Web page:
For some time now, Miss B has been eyeing up the copy of Rune Age with a mix of expressed feelings. At first it was terror at the picture of the undead necromancer on one side of the box, but more recently this mutated into interest, and then near-obsession with the picture of an elf on another side. Eventually she managed to persuade me to get the game out so she could try it.
Rune Age is another flavour of deck building card game, but here there are a small number of shared cards that you can acquire along with a few more specific to your faction — and everyone plays a different faction, which all work in very different ways. Furthermore, there are effectively three currencies: gold, influence, and military strength, each of which can buy certain cards, many of which provide a different kind of resource.
Another little quirk (some would say major selling point) of Rune Age is that in the basic set there are four different scenarios to choose from, and these set objectives so that the game could be a pure cooperative game (well, almost — one event card gives an option for a solo victory) at one extreme, or a full-on last-man-standing war. Miss B chose the competitive scenario where the aim is to be the player to defeat the big bad boss monster and which allows, but does not require, attacks between players. This scenario also has events which cause damage to players after a few turns, so that’s a big incentive to get yourself in gear and go for the win, as it is entirely possible that everyone will lose.
It took a little while for Miss B to get the hang of things, but she got into making reasonable decisions after a few turns, though neither of us really ended up with particularly efficient decks. As we usually do with deck building games, we generally put our cards on the table during our turn and played them from there, which meant that if necessary I could offer advice to Miss B. This was needed a few times as she hadn’t yet developed a feel for combos in this game. We did attack each other a little bit to steal cities, and this didn’t prove to be a problem.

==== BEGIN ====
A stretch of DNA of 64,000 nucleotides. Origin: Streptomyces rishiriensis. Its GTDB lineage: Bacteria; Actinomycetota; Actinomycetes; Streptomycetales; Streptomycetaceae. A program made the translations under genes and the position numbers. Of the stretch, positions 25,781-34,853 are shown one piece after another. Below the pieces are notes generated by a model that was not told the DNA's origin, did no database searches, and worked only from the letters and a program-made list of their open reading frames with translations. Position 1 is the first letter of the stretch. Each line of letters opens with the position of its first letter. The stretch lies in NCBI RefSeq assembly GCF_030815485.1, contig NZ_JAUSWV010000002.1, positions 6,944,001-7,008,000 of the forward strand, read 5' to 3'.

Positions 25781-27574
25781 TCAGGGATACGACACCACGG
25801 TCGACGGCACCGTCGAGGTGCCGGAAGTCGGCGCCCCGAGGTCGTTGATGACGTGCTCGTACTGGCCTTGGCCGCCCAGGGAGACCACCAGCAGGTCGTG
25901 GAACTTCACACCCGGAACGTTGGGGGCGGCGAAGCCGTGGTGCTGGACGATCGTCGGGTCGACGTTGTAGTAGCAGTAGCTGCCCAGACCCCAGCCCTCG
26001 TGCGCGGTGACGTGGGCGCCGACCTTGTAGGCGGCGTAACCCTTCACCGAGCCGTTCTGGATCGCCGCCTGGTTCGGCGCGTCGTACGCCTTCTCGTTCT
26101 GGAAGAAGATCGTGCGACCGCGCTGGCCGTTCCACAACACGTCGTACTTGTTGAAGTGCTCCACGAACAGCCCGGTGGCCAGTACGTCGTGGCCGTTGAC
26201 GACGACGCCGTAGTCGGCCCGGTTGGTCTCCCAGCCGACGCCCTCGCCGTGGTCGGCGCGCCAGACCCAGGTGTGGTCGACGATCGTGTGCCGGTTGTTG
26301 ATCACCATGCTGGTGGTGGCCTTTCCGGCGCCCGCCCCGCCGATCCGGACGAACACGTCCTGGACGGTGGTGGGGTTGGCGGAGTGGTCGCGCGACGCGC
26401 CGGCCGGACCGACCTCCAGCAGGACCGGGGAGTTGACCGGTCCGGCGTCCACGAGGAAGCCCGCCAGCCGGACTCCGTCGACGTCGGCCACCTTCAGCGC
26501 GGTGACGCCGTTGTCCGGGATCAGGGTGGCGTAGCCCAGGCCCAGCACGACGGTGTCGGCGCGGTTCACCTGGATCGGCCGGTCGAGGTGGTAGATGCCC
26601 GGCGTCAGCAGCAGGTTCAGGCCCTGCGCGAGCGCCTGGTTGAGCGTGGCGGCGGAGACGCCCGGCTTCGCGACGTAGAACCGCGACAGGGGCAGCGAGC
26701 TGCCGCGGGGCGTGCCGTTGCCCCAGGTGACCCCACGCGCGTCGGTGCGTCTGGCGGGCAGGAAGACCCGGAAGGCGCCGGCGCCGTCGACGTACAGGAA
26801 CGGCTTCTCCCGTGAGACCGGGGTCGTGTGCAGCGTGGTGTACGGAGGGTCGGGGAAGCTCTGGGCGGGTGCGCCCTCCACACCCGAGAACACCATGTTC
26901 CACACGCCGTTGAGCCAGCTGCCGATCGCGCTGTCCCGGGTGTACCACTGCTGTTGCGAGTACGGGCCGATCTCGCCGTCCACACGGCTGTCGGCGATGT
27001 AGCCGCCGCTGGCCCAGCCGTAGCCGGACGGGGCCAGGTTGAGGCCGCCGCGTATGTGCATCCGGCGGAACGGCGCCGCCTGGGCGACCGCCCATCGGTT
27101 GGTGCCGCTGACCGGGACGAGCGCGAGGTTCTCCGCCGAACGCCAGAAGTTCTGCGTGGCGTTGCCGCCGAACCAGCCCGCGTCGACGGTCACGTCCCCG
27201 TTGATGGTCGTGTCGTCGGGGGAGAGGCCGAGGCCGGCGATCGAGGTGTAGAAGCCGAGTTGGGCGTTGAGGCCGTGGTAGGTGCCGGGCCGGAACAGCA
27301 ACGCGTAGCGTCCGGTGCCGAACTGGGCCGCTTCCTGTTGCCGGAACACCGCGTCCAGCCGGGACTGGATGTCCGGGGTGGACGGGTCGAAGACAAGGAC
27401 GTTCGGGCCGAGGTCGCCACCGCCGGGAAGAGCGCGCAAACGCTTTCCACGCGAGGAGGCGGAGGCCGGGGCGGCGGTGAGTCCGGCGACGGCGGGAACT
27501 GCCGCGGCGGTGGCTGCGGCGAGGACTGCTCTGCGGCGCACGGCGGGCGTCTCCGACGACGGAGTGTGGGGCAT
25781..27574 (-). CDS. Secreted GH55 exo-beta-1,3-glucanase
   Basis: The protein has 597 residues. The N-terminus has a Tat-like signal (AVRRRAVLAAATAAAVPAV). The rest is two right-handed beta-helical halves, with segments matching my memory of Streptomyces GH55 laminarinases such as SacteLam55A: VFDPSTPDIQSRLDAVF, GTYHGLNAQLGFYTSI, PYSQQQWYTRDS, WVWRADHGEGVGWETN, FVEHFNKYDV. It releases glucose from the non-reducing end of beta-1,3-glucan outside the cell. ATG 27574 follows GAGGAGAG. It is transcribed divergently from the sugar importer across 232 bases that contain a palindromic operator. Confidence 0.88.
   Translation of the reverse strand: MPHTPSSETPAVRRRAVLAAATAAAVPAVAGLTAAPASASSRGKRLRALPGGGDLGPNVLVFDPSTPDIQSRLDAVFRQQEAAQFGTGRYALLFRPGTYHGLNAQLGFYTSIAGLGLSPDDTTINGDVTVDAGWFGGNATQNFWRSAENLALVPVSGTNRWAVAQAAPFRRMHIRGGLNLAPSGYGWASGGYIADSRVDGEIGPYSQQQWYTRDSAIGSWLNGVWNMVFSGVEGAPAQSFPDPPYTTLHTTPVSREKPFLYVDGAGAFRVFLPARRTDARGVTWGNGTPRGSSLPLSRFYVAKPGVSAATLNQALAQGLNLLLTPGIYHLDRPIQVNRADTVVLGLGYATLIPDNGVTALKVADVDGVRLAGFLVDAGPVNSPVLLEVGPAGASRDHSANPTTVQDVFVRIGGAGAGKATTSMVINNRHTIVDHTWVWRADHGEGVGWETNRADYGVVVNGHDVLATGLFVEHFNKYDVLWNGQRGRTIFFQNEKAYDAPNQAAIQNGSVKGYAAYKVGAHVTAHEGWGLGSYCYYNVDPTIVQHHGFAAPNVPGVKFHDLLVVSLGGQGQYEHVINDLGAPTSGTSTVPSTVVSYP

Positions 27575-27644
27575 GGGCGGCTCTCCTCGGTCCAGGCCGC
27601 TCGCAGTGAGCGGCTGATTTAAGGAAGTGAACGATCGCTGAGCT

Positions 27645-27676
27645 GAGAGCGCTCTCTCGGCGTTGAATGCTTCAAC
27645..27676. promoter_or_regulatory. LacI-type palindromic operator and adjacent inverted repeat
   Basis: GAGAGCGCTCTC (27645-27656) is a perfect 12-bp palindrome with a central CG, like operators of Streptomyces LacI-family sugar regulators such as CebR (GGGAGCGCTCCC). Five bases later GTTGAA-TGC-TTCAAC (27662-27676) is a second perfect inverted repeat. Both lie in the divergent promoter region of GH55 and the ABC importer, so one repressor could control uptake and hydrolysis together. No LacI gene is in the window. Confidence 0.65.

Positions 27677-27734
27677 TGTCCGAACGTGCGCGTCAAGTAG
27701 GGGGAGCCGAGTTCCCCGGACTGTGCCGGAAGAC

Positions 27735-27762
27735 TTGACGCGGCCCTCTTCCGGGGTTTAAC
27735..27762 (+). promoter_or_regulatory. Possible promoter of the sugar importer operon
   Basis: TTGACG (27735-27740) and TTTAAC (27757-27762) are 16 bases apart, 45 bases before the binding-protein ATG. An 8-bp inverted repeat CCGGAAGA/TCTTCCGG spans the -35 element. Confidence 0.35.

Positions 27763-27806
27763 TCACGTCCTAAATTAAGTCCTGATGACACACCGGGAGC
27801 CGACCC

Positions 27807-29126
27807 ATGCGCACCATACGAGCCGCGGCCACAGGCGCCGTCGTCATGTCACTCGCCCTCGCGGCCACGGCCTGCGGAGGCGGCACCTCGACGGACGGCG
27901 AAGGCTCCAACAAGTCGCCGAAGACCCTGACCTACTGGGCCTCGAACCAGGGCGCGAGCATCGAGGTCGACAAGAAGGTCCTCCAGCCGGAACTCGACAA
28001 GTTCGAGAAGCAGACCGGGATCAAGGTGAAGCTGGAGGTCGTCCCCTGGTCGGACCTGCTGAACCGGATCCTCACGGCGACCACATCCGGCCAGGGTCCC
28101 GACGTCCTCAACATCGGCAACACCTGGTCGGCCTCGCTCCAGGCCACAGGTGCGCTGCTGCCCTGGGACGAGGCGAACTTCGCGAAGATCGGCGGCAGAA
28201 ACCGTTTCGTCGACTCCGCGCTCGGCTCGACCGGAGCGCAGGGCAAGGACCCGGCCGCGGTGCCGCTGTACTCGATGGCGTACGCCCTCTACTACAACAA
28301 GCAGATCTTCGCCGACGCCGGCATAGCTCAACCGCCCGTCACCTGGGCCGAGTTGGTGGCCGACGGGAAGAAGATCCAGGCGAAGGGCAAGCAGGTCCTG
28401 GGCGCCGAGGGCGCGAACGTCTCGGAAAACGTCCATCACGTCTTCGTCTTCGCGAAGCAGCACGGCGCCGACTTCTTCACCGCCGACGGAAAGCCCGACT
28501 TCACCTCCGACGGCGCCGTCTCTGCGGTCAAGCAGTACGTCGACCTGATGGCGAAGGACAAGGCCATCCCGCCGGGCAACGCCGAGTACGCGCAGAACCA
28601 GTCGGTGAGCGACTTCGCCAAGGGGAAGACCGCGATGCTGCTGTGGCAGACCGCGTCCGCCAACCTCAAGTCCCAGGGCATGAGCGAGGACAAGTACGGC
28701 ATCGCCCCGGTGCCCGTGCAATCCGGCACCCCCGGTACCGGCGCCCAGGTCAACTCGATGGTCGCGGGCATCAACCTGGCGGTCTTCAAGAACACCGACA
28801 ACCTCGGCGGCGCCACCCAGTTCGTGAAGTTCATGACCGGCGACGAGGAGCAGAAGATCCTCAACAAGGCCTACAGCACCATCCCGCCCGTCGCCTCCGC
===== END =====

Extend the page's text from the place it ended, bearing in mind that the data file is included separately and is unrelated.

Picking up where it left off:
Eventually we got to the point where we were attempting to defeat the boss dragon, and after an attempt each and some nasty events (which, when you get to the endgame, start recycling scarily fast), it was looking like we would both lose. Miss B was launching her do-or-die attack (I, having failed in the previous turn, would not have survived long enough to have another go myself) and needed a good draw from her deck. Now this is one of those rare points where I “tweaked” probability a bit. I figured she had about a one-in-three chance of drawing one of the cards she needed, so when I reshuffled her deck for her (I generally do the shuffles at the moment to speed things up) I ensured there was something decent on top.
I’m not sure if I did the right thing there, as it may have been a worthwhile experience for us to both lose. But it made for some good excitement as she was still relying on a not-awful die roll to seal the deal. So that was a win for Miss B.
I think Rune Age is a little fiddly to be playing with Miss B, largely due to the levels of indirection brought about by the currencies, but if she wants to play again, that’s fine by me.
The verdict from Miss B (aged nearly 6¼): “It was 10 out of 10, if it was out of 20 it would be 15. I liked the part where there was 12 fighter skills to get the dragon as a prize. That was quite a lot but not as high as the 18 dragon which made us win and I got it.”
The game: Rune Age (Fantasy Flight Games), 1 to 4 players aged 13+.
Over the last couple of years or so, there seem to have been a few space empire building card games released, probably the top rated of these being the trio of Race for the Galaxy, Eminent Domain, and Core Worlds. We finally have a copy of one of these, Eminent Domain, and Miss B was good enough to play with me as we learned how it works.
Eminent Domain is a deck building game like Dominion, but in most senses completely unlike Dominion. The main part of your turn is that you choose one “role” from a selection of six (Survey, Warfare, Colonise, Produce, Trade, or Research), and doing so adds a card for that role to your deck, effectively making you better at that role in future. Furthermore, when you choose a role, the other players have the option of playing cards to also follow that role (sometimes with reduced effectiveness). There’s a little other stuff like special technology cards, but this is the real core of the game. You earn victory points for controlling planets and having certain technologies at the end of the game, and for trading resources during the game. There is also no direct conflict between players during the game, which suits us fine.
The two of us followed very basic but very different strategies: I colonised a few worlds and then started producing and trading resources, while Miss B spent her efforts surveying new worlds and sending waves of invading spacecraft to subjugate the indigenous populations (she loved arranging the plastic spaceships that represent military resources into formations). Who knew she was such a warmonger?